A heritage-listed island, Fraser Island in Queensland is especially reputed for its pristine stretches of sand, thick mangrove forests, woodland and rainforests.
Boasting spectacular scenery, Fraser Island is actually the sixth largest island off the coast of Australia and features sandy beaches that have been accumulating for the past 750,000 years.
Protected by the Great Sandy National Park, the island is also reputed for its reptiles, amphibians, birds and wide variety of mammal species. It was discovered back in 1770 by James Cook.
Located off the coast of Queensland, the island offers a wide plethora of activities to keep visitors entertained.
Camping on Fraser Island
Because of its polished scenery and spectacular views, Fraser Island is the ideal place for anyone who wants to spend a glorious night under the stars. In fact, this island has no less than 45 camping areas, enabling visitors to take their pick.
Some of the most popular camping spots include Eastern beach camping, Fraser Island Great Walk walker’s camps and the South Western camping areas, among others. While open campfires are prohibited, tourists will be able to enjoy the ring fires found at Waddy Point and Dundubara.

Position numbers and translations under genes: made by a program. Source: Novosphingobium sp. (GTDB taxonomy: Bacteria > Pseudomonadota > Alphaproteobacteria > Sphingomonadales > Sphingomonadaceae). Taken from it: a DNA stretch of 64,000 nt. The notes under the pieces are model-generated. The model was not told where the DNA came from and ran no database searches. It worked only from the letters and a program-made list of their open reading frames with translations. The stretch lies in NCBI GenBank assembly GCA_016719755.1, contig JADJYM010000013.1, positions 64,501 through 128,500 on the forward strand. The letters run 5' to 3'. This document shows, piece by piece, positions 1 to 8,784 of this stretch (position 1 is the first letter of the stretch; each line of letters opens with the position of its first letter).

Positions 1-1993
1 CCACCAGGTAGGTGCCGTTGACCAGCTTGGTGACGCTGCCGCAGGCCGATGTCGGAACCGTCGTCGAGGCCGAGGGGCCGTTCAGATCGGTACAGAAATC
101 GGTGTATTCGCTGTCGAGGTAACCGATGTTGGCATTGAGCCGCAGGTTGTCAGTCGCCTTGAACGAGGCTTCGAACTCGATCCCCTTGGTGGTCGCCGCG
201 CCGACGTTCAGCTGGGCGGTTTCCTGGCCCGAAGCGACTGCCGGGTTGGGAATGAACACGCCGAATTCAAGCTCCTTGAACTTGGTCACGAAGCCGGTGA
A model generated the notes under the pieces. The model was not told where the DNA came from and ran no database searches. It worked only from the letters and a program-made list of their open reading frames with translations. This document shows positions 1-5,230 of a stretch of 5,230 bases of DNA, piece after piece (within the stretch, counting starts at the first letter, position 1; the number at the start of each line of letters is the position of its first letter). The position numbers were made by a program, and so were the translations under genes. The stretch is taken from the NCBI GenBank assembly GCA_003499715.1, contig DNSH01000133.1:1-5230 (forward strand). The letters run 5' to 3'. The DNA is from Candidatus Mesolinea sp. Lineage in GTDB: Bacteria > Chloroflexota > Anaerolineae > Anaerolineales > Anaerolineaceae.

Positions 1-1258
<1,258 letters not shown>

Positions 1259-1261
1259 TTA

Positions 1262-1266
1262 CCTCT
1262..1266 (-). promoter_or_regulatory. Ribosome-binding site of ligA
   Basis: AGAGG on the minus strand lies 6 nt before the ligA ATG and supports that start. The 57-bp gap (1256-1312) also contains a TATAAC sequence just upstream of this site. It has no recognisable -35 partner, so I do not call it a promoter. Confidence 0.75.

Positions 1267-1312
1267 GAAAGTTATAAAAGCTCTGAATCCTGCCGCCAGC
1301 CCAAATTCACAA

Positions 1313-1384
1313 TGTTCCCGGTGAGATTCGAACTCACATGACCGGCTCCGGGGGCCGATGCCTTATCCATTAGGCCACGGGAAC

Some of Fraser Island’s campsites also include dingo deterrent fences, restrooms and picnic tables.
While most visitors flock to Fraser Island to enjoy a refreshingly cool dip in the sparkling ocean, the island also has more than 100 freshwater lakes. It actually has the second concentration of lake in Australia.
One of Fraser Island’s most visited lakes is Lake McKenzie. This perched lake is actually found in the Great Sandy National Park and is especially known for its white silica sand. The lake water is so pure and fresh that it is actually unsuitable for different types of species.
On the other hand, Lake Wabby is teeming with a variety of marine life and weeds. Hailed as the deepest lake in Australia, this region is another one of Fraser Island’s most scenic camping sites.
Flora and Fauna
No tourist can leave Fraser Island without noticing the rich flora that helped make this island so famous all over the world. With an exceptionally diverse flora, this island has over 870 varieties of plants. Fraser Island is unique for its rainforests that grow on sand.
This island is additionally reputed for the having the largest concentration of heath remnants in all Queensland. Some of Fraser Island’s rare flora include Brush Boxes, Blue Quandong, Piccabeen Palms, Red Gums and Scribbly Gums. In a region known as Pile Valley, visitors will be able to check out over 1000-year old trees known as Satinays.
Along with its extensive flora, Fraser Island features an alluring fauna with sea turtles, dugongs, dolphins as well as tiger sharks. Visitors will relish in the sight of mud crabs suddenly sprouting up near the island’s mangroves.
Tourists who like to snorkel will undoubtedly appreciate the 25 species of freshwater fish that can be found in the numerous lakes on Fraser Island. Bird watchers will be treated to an amazing display of Sea Eagles, Falcons, Peregrines, Kookaburras, Honeyeaters and Ospreys.